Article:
Amid the Great Resignation, Curiosity is an increasingly important skill for UK employees, according to new SAS Study

While curiosity can address critical business challenges, many organisations struggle to develop and harness this skill

 In the age of the Great Resignation, curiosity is increasingly recognised as a valuable skill by UK business leaders. Curiosity is increasingly sought by employers to address some of the biggest challenges facing organisations today – from improving employee retention and job satisfaction to creating more innovative, collaborative and productive workplaces. This is according to the SAS Curiosity@Work Report, new research from analytics leader SAS which surveyed more than 350 managers in the UK (nearly 2,000 globally) and analysed data from LinkedIn over the last year.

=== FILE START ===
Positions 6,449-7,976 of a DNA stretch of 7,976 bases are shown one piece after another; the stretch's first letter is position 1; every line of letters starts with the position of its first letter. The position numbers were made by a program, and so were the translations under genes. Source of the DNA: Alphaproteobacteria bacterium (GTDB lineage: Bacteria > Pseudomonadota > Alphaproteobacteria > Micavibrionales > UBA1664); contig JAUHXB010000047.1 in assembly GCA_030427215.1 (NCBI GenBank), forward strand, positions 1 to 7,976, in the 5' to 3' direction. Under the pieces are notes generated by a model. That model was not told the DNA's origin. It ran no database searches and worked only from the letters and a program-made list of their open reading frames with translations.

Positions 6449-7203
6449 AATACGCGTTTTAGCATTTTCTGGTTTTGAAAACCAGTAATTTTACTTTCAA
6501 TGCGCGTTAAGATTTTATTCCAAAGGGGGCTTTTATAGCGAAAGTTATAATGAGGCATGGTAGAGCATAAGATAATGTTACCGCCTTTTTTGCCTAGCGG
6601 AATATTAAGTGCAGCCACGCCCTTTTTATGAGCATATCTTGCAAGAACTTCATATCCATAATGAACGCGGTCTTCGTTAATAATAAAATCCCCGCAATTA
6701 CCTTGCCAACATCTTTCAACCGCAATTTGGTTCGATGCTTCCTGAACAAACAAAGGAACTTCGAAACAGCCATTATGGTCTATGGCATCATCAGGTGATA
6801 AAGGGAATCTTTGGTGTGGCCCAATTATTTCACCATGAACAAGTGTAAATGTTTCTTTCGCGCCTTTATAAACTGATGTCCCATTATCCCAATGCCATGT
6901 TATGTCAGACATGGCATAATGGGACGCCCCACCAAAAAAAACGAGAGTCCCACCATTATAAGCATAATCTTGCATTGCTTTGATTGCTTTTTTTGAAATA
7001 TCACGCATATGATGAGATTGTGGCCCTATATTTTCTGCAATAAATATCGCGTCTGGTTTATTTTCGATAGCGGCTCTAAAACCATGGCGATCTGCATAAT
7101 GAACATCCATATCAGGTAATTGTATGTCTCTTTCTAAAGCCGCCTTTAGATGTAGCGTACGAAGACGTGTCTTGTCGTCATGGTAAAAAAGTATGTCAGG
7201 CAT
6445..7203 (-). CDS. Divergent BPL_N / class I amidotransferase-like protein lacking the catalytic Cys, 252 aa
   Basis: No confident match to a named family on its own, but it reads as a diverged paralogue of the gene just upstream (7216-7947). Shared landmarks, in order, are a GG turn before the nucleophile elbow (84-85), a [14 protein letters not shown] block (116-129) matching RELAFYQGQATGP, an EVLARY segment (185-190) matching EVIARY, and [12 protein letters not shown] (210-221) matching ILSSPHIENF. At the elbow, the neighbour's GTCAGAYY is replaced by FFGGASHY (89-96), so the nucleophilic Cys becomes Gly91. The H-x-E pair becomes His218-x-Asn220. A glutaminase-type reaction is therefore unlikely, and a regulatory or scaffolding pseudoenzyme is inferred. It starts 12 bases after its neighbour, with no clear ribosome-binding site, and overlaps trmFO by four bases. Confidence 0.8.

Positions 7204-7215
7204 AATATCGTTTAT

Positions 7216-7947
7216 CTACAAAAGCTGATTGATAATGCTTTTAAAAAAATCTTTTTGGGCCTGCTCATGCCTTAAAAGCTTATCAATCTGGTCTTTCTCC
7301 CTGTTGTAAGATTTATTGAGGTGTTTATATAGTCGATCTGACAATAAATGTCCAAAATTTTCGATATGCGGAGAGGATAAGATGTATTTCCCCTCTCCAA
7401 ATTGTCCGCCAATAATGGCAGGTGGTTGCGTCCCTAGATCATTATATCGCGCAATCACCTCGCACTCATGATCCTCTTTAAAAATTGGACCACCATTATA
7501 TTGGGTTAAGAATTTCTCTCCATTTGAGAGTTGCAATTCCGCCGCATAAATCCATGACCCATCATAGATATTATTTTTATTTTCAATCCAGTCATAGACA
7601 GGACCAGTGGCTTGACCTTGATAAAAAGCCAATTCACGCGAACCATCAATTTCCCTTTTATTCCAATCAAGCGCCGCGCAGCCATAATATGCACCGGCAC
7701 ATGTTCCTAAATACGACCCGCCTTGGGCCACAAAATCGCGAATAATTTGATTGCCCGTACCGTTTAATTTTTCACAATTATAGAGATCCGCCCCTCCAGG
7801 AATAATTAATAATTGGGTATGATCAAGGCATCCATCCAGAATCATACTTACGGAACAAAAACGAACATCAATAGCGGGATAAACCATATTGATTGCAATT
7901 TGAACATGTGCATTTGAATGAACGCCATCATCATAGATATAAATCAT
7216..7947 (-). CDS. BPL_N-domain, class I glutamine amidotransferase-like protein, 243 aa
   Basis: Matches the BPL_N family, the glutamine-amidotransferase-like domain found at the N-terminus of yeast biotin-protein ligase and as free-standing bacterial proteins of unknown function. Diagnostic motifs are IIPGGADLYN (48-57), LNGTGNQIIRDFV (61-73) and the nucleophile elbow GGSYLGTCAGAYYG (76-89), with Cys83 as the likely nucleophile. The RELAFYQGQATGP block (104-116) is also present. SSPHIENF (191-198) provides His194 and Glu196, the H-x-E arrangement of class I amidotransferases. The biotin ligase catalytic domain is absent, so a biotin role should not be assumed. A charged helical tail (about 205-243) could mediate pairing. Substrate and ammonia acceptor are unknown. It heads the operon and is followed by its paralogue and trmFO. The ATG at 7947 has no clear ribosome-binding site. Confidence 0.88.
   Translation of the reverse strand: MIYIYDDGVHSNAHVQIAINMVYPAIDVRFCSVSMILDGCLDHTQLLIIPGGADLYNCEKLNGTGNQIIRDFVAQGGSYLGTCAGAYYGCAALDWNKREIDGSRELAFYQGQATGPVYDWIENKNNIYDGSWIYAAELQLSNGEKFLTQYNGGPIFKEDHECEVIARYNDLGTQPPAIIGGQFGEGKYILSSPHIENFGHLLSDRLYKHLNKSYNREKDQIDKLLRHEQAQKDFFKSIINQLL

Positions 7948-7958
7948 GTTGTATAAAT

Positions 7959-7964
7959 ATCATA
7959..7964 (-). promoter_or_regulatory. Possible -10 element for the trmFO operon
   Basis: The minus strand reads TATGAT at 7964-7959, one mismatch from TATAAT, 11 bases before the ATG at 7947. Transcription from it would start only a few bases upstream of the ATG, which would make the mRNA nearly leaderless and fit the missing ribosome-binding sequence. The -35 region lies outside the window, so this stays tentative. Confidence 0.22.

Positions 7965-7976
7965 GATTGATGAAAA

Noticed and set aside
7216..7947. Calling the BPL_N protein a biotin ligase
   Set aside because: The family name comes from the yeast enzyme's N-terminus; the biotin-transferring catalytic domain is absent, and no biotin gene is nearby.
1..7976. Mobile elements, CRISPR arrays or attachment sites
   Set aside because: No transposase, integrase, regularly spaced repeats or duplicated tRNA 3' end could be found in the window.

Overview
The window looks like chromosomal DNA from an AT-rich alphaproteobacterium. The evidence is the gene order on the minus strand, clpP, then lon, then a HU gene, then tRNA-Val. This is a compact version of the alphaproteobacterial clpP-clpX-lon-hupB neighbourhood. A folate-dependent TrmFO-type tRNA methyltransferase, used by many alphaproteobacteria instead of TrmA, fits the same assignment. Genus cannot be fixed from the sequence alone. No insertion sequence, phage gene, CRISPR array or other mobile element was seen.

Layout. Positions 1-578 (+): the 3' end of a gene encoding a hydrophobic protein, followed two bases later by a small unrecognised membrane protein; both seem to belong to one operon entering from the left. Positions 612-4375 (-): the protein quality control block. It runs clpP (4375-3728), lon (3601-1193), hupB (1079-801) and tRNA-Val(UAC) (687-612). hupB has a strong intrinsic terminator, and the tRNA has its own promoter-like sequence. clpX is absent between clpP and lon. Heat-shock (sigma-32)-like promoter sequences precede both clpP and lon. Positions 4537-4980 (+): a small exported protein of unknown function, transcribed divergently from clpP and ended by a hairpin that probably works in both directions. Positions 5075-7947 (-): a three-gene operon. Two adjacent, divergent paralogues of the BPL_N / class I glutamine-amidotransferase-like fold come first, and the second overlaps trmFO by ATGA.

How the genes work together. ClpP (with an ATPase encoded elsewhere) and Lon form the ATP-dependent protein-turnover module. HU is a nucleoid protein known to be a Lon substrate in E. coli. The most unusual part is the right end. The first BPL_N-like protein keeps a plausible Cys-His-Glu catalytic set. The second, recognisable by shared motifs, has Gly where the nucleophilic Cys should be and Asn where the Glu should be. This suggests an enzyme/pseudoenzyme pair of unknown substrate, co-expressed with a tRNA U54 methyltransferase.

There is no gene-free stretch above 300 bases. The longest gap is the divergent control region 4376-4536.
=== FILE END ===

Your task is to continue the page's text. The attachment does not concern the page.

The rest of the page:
The report defines curiosity as the impulse to seek new information and experiences and explore novel possibilities, highlighting the importance of this trait no matter an employee's role or level within their organisation. The research found that seven in 10 (69%) of UK managers believe curiosity is a very valuable trait in employees, with around half strongly agreeing that curiosity drives real business impact (53%) and that employees who have more curiosity are higher performers (50%). However, many organisations risk falling behind due to an inability to develop and harness curiosity and one in five (19%) still think curiosity adds no value to performance.